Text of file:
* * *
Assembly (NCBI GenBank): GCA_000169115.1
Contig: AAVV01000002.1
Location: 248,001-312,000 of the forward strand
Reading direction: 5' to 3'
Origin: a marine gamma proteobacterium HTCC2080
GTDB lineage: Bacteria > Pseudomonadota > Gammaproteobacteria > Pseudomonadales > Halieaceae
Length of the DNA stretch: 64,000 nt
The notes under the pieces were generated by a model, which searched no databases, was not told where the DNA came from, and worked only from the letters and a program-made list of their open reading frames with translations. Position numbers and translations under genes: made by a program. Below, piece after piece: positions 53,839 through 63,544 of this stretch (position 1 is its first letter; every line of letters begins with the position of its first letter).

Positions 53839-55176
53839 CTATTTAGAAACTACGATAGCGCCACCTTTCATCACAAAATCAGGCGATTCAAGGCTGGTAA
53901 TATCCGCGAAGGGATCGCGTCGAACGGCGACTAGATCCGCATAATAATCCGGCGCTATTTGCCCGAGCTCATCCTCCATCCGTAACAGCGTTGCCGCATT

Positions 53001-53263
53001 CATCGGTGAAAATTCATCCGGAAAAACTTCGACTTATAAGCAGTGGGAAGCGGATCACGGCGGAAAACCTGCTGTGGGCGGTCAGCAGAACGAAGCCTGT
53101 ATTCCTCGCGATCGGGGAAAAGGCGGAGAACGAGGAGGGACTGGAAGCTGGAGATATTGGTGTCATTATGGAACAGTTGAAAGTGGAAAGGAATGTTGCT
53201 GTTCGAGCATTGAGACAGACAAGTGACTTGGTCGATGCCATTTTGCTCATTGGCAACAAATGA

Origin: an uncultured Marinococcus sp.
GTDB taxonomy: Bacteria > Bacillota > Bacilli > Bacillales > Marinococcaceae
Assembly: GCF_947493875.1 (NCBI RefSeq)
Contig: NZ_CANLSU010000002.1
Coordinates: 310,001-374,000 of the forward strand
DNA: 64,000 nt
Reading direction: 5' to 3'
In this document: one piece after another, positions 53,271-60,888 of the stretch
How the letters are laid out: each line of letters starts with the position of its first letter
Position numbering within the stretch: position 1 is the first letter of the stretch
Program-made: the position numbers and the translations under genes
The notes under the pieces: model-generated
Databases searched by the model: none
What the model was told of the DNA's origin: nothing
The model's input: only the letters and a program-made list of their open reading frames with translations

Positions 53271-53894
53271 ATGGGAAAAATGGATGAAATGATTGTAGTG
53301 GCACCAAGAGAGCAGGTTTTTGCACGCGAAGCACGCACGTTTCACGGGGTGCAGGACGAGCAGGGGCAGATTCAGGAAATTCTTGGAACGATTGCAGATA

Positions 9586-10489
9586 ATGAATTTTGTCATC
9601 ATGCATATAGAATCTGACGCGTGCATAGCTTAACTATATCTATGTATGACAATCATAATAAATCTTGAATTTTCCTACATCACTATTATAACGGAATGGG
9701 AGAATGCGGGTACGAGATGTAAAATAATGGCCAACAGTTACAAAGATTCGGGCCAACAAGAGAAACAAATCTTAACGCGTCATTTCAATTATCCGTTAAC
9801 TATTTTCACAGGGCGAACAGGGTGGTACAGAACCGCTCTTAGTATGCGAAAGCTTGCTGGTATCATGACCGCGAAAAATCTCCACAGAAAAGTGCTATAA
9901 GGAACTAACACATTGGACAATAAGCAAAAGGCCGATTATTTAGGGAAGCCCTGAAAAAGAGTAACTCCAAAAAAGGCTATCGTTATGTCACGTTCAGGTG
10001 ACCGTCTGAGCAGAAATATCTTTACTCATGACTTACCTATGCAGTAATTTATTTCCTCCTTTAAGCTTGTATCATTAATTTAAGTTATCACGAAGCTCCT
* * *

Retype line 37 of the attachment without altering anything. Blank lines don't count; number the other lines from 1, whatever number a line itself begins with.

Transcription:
9701 AGAATGCGGGTACGAGATGTAAAATAATGGCCAACAGTTACAAAGATTCGGGCCAACAAGAGAAACAAATCTTAACGCGTCATTTCAATTATCCGTTAAC